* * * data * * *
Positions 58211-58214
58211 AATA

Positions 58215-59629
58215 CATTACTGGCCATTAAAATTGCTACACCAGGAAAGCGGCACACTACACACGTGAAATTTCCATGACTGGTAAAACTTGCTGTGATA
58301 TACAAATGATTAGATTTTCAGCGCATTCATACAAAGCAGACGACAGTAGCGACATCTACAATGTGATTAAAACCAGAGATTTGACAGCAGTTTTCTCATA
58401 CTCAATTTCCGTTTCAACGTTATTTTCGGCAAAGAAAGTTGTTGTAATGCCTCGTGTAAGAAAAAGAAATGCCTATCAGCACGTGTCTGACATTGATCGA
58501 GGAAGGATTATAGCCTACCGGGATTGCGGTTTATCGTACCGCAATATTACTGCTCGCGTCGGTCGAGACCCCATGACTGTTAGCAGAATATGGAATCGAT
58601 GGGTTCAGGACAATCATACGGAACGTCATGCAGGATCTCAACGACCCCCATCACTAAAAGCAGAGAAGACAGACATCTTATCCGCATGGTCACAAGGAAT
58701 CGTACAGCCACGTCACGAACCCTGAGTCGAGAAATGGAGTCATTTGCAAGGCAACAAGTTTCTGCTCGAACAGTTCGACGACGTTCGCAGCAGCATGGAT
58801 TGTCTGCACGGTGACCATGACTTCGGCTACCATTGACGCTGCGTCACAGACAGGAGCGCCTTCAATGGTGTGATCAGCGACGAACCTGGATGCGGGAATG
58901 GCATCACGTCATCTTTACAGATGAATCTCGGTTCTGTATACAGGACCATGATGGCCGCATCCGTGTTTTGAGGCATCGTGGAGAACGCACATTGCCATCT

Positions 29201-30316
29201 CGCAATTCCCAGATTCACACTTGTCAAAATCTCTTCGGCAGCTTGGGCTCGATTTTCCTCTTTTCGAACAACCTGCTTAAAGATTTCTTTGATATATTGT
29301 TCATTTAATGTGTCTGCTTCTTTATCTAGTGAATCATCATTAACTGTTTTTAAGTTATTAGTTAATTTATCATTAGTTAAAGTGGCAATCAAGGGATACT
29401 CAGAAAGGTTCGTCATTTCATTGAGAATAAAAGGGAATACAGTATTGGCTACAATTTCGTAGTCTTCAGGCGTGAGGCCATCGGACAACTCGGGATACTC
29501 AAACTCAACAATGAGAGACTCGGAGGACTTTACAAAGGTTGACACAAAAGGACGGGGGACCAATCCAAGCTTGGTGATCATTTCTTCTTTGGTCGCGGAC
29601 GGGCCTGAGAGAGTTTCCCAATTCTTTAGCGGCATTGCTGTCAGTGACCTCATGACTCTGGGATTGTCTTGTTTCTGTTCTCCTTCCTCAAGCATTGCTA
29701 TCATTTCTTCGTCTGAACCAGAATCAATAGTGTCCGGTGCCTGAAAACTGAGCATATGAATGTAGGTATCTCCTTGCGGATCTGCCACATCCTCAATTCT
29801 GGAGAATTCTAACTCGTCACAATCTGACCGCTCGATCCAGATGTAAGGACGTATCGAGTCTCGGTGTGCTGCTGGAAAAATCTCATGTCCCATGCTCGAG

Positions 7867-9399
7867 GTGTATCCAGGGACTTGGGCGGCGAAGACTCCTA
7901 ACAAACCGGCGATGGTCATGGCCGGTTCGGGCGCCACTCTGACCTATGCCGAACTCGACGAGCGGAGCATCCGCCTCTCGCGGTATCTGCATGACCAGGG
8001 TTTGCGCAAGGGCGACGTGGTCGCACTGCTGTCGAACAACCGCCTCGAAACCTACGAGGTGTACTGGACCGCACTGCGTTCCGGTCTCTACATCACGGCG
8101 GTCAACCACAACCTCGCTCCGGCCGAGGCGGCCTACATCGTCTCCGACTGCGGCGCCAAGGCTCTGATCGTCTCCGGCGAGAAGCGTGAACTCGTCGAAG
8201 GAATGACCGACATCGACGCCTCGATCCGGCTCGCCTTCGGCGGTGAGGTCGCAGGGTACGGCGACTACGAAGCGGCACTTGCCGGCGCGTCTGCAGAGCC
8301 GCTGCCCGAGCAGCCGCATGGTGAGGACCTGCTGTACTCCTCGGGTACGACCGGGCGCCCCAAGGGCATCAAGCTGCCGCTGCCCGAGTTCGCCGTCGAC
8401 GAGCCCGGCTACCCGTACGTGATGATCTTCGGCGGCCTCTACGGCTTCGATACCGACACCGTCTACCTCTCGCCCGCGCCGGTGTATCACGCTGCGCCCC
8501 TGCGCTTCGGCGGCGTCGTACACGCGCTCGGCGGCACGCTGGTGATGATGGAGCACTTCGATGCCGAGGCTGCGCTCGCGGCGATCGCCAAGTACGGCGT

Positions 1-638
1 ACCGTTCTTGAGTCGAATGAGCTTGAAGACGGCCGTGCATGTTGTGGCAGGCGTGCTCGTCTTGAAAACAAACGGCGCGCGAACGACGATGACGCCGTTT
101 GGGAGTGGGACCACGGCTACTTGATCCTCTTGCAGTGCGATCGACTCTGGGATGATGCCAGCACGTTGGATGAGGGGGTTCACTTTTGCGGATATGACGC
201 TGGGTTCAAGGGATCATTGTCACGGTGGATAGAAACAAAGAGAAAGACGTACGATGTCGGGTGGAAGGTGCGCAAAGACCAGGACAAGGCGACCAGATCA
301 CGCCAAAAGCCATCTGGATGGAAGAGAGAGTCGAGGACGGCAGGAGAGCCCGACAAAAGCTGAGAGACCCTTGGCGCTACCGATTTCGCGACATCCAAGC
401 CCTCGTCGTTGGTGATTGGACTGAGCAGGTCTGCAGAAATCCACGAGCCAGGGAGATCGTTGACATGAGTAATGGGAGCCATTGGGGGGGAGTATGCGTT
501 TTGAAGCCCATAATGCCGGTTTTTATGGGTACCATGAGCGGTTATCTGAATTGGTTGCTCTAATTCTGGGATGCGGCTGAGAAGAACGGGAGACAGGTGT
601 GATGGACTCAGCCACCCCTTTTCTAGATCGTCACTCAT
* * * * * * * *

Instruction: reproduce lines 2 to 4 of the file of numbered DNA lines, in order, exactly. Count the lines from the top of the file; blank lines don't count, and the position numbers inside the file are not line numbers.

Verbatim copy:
58211 AATA

Positions 58215-59629
58215 CATTACTGGCCATTAAAATTGCTACACCAGGAAAGCGGCACACTACACACGTGAAATTTCCATGACTGGTAAAACTTGCTGTGATA